You do not have to rely on chimes and your fickle friend, the summer wind. Weight driven clocks and bells definitely existed in medieval times.
The oldest surviving clock in England is that at Salisbury Cathedral,
which dates from 1386. A clock erected at Rouen, France, in 1389 is
still extant (see photograph), and one built for Wells Cathedral in
England is preserved in the Science Museum in London. The Salisbury
clock strikes the hours, and those of Rouen and Wells also have
mechanisms for chiming at the quarter hour. These clocks are large,
iron-framed structures driven by falling weights attached to a cord
wrapped around a drum and regulated by a mechanism known as a verge
(or crown wheel) escapement.
Your burly assistant lifts the weight a few times a day and its controlled descent plays a bell, or many bells. Or a music box-like tune with your theme song. Music boxes were invented in the 1800s but they could have made big ones with medieval tech: a turning cylinder with pegs that strike bells or pluck plates. Your assistant can sing along from time to time (he has a fine tenor) so everyone knows the words.
Another item which could be used is a whistling kettle. I cannot find any reference to whistling kettles before the 1800s which is weird; if someone can find one please link it in comments. You do not need high pressure steam to make a whistle; just regular steam. All you need is a kettle made the right way and a heat source. It occurs to me that in a low visibility world you would want a lot of lights, which means fire, and the heat product of fire is wasted when you use a torch or brazier or candle for light. So: put a kettle over it. Your less burly assistant can go out and fill it from time to time, with a following period of silence as it gets back up to boil.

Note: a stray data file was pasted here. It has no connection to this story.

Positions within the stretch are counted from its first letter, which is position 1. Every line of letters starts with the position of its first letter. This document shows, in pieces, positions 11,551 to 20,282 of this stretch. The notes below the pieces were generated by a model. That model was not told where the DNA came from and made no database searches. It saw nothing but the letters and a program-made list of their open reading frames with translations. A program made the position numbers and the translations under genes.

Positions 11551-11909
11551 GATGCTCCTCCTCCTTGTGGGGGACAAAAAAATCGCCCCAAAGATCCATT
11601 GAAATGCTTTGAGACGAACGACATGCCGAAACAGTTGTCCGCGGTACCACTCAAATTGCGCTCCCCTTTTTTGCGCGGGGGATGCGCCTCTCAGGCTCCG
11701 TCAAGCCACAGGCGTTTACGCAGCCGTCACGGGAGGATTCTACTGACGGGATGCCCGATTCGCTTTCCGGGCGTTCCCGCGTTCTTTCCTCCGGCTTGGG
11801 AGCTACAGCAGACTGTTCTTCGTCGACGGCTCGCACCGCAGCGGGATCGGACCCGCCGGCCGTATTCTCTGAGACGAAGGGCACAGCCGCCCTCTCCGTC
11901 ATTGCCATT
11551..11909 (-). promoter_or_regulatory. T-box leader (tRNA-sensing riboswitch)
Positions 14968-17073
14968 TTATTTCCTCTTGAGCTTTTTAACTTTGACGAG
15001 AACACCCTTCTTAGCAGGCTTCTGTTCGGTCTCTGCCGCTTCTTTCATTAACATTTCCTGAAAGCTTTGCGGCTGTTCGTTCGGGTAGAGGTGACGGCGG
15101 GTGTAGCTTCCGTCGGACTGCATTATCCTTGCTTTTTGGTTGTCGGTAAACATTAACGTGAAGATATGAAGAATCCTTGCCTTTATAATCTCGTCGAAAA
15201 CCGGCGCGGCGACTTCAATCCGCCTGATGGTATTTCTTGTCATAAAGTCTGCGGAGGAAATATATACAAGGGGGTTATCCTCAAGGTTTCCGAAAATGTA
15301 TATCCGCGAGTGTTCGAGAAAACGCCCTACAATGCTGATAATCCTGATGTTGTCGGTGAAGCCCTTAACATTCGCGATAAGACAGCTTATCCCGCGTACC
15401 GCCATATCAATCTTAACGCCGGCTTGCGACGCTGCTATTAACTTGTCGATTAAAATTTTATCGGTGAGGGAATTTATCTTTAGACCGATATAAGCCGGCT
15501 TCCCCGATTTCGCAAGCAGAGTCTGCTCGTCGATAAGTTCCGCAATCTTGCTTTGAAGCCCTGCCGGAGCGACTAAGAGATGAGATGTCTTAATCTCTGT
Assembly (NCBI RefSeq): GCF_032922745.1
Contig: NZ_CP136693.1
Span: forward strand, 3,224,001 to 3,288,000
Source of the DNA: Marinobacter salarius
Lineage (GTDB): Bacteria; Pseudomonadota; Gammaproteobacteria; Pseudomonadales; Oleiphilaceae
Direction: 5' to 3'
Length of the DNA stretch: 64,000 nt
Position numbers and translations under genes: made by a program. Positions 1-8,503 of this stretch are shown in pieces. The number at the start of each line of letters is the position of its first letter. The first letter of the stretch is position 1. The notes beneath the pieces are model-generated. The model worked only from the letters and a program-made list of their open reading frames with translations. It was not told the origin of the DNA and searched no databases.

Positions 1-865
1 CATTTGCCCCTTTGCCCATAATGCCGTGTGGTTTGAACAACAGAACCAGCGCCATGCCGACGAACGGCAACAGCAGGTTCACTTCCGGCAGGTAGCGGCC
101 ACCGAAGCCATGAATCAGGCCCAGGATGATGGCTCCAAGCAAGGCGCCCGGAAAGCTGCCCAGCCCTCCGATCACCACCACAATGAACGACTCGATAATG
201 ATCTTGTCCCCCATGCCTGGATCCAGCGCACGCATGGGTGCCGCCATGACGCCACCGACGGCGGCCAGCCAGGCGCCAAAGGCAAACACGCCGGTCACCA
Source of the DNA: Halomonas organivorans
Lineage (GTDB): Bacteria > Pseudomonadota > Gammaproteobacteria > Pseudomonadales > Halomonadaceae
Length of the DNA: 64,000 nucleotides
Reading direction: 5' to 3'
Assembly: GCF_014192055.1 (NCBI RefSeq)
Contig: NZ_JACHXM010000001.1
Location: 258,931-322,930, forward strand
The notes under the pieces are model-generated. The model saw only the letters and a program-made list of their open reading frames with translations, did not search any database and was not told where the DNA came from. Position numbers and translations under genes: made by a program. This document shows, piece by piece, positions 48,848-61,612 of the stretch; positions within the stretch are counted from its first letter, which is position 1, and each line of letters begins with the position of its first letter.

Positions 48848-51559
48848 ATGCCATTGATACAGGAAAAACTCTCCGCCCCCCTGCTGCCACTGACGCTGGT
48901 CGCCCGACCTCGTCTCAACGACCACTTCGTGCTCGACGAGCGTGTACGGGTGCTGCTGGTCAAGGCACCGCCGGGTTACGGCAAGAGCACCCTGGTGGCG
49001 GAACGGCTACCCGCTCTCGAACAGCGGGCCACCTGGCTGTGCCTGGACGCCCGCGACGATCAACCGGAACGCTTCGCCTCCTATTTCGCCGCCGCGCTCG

Once you have pressurized gas coming out of your kettle, you could attach all kinds of different whistles. Water whistles sound like a warbling bird. I have one much like the below picture that I bought at the Renaissance Fair. From https://www.aliexpress.com/w/wholesale-bird-water-whistle.html
One more! This could be Dark Ages tech. Animal criers.
with some MS Paint.
I pictured caged parrots, crows and mynah birds acting as animal criers. But this cute little Bali mynah made me think: what if the animal criers were loose? They could drift around the area of their home shop, talking to passers by and/or singing their songs. I think this would be great for a story - talking animals are always a little surreal and eerie. Having the talking crier show up next to you and suggest something in quiet tones would be great. Having the same talking crier show up when you are far away from its shop would be even better.